Tlingit and Haida launch emergency response center for tribal citizens

Tlingit and Haida President Richard Chalyee Éesh Peterson speaks at a meeting of Tribal Assembly Delegates in 2017. (Photo courtesy Central Council of the Tlingit and Haida Indian Tribes of Alaska)

The Central Council of the Tlingit and Haida Indian Tribes of Alaska recently created an emergency response center to keep tribal citizens updated about the pandemic in the state and across the country.

President Richard Chalyee Éesh Peterson and his team created the digital center as part of its emergency response coordination with federal, state and local governments.

The site features case counts in Alaska and in states with high populations of tribal citizens, prevention tips and other resources for citizens to stay up to date on the pandemic.

Peterson also appointed Public Safety Manager Jason Wilson to serve as the incident commander during the crisis, according to a press release.

Tlingit and Haida communications coordinator Raeanne Holmes told KTOO that the tribe is encouraging citizens who are struggling as a result of the pandemic to seek assistance on the Tlingit and Haida website.

“There are many tribal citizens in need right now and we must all work together especially to overcome this pandemic and the economic impact that it has had on our families and communities,” said Holmes in an email.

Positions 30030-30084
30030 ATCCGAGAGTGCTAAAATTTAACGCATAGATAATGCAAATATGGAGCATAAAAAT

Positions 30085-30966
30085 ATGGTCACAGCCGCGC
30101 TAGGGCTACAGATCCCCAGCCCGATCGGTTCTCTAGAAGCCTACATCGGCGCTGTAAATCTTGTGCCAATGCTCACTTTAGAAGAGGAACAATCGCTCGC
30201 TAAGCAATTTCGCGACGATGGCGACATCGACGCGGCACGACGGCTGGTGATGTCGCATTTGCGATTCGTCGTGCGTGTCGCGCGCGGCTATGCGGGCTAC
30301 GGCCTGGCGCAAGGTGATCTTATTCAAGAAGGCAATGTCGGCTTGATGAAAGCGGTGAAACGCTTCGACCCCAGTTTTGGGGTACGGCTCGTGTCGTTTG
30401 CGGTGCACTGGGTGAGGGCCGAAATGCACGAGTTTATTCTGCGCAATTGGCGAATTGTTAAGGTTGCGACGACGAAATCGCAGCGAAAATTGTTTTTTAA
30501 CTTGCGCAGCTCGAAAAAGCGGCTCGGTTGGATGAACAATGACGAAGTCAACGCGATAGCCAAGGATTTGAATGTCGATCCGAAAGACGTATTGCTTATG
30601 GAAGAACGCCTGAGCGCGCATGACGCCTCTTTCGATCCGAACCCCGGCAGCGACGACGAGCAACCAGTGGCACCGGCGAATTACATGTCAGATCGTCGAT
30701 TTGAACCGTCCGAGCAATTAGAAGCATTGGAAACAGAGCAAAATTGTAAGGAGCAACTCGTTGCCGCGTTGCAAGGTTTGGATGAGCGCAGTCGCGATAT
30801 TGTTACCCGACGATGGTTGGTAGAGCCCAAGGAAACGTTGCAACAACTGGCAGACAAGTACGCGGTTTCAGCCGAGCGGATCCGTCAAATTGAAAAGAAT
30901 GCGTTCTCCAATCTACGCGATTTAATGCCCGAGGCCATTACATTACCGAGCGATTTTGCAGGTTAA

Those living outside of the Southeast Alaska service area can go to the Bureau of Indian Affairs directory and locate the nearest tribe to request assistance. More information on eligibility requirements can be found here.

The tribe also posted a call to action for consultation on CARES Act relief funds on its social media pages. The deadline for written comments is Monday, April 13.

Holmes also said one of the tribe’s most important values is to hold each other up.

“It is not our way to be disconnected from each other and many of our people are feeling isolated, emotional distress and even financial hardship related to COVID-19. Please take the time to reach out to your loved ones, check on them and lift them up. In this time of uncertainty, it is especially important that we take extra care in holding up our Elders to make sure they are safe,” said Holmes in the email.

Additionally, the tribe continues to operate the Community Drive for Food and Sundries to help the communities affected by the recent delay in ferry service before the pandemic. Donations are still being accepted at Super Bear IGA and Fred Meyer.


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